How good of a boxer was Leon Spinks? (RIP)

Leon Spinks has died. Although I do love boxing, I don’t remember too much about him. I’m going to be watching some of his fights on YouTube tonight.

Anyway, this is basically a memorandum thread but also a good way to comment on his boxing skill.

The only thing I remember about Spinks is a quote form someone after his massively overpaid and overhyped fight against Mike Tyson in 1988, in which Tyson knocked him out after 91 seconds: “Never before have so many paid so much for so little.”

Well, he was good enough to win an Olympic gold medal. He was obviously a good boxer, but perhaps not a very good professional boxer. His mixed success against Ali probably says more about the inconsistency of late-career Ali than it does about Spinks. I mostly remember him for avoiding a match with Ken Norton. I don’t know if that was fear on his part or his management, or just a money thing.

I was a boxing fan at the time he was coming up. He was a profoundly stupid guy compared to his peers. There just wasn’t much character there. And this was long before he was old enough for the accumulated brain trauma to show up.

Here’s how I saw his career at the time: As Ali was fading, Spinks was the only guy in the right weight class anywhere near that level. So after the upset against Ali he assumed the mantle of champ. Which he held only until much better fighters like Tyson, Foreman, and Norton came up in turn.

He’s the boxing equivalent of the musical “one-hit wonder” band. Right place, right time, got lucky
… once.

It’s a darn shame he ended up with brain trauma and dying of cancer at a young age. Nobody deserves either of those things.

He was very good when he was young and strong. His stamina was remarkable for someone that early in their pro boxing career. He showed tremendous toughness and courage when he fought Ali the first time to win the title from him. It was that great combination of an iron chin and a strong heart that are invaluable in a fight, but each one useless without the other.

And then it was over. Drugs, alcohol, sudden fame and fortune, and his career was over. He was never a better fighter than on that one night. Never very close again. He had a few more fights, notably being demolished by Larry Holmes to end any serious consideration for Leon to regain championship status.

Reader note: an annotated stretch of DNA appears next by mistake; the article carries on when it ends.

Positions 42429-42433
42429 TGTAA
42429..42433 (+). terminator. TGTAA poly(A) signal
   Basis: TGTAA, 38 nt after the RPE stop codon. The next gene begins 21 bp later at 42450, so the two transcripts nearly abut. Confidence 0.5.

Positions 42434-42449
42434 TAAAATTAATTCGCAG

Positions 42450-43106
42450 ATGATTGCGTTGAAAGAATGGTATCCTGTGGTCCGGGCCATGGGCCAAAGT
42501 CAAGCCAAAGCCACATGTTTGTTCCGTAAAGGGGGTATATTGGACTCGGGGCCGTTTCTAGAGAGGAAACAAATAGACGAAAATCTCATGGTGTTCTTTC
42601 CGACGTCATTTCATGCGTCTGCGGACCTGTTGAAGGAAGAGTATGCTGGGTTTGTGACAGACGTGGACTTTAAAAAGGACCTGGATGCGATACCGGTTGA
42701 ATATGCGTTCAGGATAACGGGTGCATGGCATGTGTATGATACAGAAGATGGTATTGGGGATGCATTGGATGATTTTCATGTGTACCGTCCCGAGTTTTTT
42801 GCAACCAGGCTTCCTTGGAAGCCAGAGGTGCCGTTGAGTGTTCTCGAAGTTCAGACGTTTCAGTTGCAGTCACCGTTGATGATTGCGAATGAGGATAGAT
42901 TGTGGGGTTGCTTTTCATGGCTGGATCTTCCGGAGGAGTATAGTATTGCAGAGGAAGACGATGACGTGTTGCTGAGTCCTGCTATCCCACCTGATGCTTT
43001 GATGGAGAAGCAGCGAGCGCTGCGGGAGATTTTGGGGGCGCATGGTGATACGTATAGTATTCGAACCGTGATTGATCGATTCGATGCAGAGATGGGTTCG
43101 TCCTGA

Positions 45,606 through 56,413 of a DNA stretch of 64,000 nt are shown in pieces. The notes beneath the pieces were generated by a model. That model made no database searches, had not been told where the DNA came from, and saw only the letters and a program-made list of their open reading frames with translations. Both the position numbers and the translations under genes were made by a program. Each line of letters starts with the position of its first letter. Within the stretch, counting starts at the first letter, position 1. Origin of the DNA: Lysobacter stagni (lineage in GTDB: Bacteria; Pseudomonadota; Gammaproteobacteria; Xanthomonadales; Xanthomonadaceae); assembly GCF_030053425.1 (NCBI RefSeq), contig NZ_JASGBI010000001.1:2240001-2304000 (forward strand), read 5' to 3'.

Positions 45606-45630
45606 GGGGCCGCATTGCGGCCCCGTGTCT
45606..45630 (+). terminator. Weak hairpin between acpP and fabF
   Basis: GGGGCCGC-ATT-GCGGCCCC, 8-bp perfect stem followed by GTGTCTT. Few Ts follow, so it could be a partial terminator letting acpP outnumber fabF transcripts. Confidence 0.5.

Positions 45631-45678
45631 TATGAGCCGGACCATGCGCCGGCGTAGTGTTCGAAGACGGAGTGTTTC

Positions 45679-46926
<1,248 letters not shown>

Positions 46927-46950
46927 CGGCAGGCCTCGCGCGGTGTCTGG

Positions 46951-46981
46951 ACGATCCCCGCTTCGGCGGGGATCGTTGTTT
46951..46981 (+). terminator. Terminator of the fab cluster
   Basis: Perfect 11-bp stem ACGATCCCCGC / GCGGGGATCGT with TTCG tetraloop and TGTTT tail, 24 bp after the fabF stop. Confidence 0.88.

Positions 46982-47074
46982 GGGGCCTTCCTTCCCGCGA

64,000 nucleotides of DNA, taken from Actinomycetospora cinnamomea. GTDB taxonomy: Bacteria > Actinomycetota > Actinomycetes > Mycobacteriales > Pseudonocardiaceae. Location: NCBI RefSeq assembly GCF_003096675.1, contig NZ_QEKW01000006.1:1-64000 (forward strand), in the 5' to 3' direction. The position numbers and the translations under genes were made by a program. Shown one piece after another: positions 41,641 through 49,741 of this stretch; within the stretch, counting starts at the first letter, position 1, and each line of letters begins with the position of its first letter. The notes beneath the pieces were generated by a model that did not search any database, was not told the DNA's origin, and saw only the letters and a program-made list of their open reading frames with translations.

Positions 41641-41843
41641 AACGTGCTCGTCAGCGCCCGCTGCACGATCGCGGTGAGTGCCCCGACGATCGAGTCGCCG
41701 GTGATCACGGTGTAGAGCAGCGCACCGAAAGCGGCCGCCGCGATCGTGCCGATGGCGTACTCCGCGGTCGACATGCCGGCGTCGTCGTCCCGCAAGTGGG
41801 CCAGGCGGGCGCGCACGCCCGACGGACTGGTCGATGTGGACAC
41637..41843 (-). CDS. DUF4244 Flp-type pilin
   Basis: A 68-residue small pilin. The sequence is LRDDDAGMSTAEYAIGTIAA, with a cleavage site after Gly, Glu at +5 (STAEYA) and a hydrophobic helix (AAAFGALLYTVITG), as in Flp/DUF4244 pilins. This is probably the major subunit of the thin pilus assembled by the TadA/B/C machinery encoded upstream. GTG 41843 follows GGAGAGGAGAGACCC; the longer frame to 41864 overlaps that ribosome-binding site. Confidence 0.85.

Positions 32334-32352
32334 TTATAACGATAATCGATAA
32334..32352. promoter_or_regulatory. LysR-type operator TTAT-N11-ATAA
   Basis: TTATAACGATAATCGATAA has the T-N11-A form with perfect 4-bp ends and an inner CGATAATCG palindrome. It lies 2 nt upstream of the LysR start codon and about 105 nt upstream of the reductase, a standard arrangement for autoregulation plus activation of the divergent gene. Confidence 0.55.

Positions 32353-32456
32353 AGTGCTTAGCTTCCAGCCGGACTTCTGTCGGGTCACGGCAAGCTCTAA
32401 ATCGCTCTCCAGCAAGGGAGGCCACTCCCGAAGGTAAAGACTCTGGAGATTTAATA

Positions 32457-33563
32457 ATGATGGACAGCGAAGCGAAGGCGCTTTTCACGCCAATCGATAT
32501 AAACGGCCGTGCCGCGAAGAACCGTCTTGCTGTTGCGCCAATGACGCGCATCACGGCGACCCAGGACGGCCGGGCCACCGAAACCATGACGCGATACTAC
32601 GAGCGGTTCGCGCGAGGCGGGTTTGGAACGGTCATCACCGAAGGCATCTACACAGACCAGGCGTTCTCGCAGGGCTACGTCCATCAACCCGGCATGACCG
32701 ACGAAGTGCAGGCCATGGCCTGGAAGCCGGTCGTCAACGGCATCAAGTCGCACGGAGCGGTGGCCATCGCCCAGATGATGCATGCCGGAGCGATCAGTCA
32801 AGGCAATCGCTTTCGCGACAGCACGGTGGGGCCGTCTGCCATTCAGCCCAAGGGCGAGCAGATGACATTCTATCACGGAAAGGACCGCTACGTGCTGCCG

He is notable for defeating Ali, arguably on a bad night for Ali. His biggest mark was being half of the first pair of brothers to win the heavyweight title.

Wasn’t that Michael Spinks? This is Michael’s brother Leon.

IIRC, the WBC had a rule at the time, “No Immediate Rematches,” and demanded that Spinks fight Ken Norton. The WBA sanctioned the rematch against Ali, which Spinks fought, and the WBC handed the belt to Norton, which, again IIRC, he lost immediately to Larry Holmes.

Interesting typo there. Still accurate I suppose, but unintended I assume.

I don’t recall if it was a rematch issue or just that Norton had been the number one contender to fight Ali, not Spinks, and should have been given the title shot.

Whichever way they worked that out, they then followed up with the unique move of giving the title to Norton even though he had never won a title fight. Other champions have been awarded their titles for various reasons, but all others had won a title fight at some point.

That was Michael Spinks, Leon’s brother. Leon was the guy who beat Muhammad Ali and then lost to him in a rematch.

Leon’s victory over Ali in 1978 was one of the most shocking upsets in boxing history, certainly a greater upset than Buster Douglas beating Mike Tyson, even though Ali was old and not in his best shape. Leon had only fought seven pro fights before and his career went to hell after he lost to Ali in the rematch. He wasn’t one of the 100 greatest heavyweights of all time, and his brother Michael, the guy who lost the 91-second bout, was certainly a greater boxer.

Sorry. Until this thread, I had no idea there were two of them.

Three, really. They’re a bit of a mini-dynasty.